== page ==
Ironies abound in the contrast between two events that occurred within a week or so of each other — the deadly chemical explosion in Tianjin, China that resembled the aftermath of an atomic blast, and on the other side of the globe, the U.S. flag being unfurled at the American embassy in Havana 54 years after the island nation 90 miles off Florida’s shores was effectively erased from the map for U.S. citizens.
Although some restrictions have been eased on travel and dealings with Cuba, the trade embargo that has effectively kept U.S. agriculture and other business interests out of that market is still in effect, and a lot of work and negotiating remain before (and if) normalization of relations between the countries can be accomplished.
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There are many in the U.S. — chief among them thousands of Cuban American citizens — who adamantly oppose lifting sanctions, citing the oppression of the Cuban populace by the dictatorial communist government of the Castro brothers, Fidel and Raoul.
We don’t want to extend a hand of friendship, however limited, opponents say, to a regime that has kept its citizens in poverty, has jailed and tortured dissidents, and is guilty of decades-long human rights violations. Let’s don’t trade with them, let’s don’t let U.S. citizens go there freely, let’s continue to keep them in isolation.
And yet, for decades now the U.S. has been trading with and allowing open travel to China, whose communist government has been one of the most repressive on the planet — whose human rights record is appalling (its one child policy resulting in hundreds of thousands of aborted female babies), Tiananmen Square where tanks were turned against its own citizens, imprisonment or execution of those who dared to write or speak out about government injustices, suppression of access to the Internet and other communications, and on and on.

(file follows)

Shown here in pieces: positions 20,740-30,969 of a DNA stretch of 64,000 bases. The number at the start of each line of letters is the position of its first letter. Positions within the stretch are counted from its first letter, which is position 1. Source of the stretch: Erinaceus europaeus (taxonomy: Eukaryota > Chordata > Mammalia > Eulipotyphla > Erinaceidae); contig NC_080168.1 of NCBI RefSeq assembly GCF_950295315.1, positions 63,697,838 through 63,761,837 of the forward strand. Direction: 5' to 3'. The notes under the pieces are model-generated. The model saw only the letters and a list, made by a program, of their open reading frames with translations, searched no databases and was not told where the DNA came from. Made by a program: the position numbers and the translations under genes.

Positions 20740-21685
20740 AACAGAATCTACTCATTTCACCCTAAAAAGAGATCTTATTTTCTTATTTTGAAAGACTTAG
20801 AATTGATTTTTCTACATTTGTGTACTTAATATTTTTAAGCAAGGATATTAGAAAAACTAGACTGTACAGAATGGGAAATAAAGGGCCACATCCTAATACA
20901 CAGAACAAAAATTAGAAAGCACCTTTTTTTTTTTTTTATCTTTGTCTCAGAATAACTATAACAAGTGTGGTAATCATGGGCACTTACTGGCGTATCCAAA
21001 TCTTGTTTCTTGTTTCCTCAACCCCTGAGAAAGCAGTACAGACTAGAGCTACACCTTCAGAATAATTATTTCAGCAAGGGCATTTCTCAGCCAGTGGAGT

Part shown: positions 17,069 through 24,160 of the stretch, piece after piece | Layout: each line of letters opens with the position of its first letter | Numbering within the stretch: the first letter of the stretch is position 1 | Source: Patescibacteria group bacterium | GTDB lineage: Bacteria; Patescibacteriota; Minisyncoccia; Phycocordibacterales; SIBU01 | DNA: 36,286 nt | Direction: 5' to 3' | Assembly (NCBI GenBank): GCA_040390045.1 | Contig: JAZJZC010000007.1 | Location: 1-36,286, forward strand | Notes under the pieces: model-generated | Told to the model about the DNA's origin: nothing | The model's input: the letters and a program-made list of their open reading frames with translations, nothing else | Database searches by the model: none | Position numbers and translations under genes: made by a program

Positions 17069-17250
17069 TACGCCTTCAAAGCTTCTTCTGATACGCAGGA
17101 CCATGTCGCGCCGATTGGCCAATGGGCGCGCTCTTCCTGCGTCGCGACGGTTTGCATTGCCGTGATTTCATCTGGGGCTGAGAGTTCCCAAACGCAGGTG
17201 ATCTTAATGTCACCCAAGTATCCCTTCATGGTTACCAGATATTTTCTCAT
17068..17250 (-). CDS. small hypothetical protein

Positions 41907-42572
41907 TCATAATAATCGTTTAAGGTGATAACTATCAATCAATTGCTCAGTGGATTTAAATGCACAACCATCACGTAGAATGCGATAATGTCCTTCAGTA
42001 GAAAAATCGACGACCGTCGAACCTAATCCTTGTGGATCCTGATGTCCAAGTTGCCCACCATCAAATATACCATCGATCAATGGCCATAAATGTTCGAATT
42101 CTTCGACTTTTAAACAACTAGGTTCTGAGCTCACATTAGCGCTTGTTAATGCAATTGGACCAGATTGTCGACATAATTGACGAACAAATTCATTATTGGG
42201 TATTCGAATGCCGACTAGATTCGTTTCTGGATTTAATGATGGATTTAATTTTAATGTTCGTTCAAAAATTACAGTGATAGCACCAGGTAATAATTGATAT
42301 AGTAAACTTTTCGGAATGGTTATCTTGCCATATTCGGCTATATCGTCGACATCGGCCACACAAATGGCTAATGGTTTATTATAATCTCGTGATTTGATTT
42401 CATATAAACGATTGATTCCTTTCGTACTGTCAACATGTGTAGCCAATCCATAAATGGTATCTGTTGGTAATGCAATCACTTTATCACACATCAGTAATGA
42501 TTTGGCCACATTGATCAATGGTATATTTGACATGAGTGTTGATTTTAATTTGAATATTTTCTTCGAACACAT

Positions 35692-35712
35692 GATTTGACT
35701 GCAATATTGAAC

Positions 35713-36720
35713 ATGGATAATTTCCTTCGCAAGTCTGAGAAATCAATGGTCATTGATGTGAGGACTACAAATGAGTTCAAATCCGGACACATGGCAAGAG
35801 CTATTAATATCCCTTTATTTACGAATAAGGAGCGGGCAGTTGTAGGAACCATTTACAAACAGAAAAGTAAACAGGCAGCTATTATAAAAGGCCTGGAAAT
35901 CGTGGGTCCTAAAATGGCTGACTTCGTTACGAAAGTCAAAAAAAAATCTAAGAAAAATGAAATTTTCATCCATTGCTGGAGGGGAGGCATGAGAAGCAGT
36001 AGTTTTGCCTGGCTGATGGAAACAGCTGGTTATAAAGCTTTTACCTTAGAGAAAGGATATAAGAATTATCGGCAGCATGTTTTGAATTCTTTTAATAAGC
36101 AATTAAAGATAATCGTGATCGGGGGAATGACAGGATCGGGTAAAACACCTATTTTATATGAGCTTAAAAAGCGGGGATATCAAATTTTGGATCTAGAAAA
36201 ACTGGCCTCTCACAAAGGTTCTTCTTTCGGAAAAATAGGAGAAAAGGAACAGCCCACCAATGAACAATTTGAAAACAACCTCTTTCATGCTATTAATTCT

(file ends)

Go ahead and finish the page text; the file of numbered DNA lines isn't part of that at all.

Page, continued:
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China’s despoiling of the environment is of epic scale; it is the world’s No. 1 contributor to atmospheric pollution, and many of its rivers and streams are little more than cesspools or toxic waste dumps. Even the most basic safety/protection measures for its cheap labor workforce are still too often non-existent; in 2014 alone, nearly 70,000 people died on the job, and the recent Tianjin chemical explosion is just the worst of many industrial accidents that have occurred due to conditions that are not tolerated in the U.S. or other first world nations (but hey, it’s a world away and as long as they keep cranking out our iPhones and sneakers and flat-screens, why should we care?).
So, for half a century-plus we’ve shunned next-door neighbor Cuba and its 12 million people because of its oppressive government, while for decades we’ve embraced China and its 1.357 billion people and an exponentially more oppressive government?
The distinction is difficult to fathom.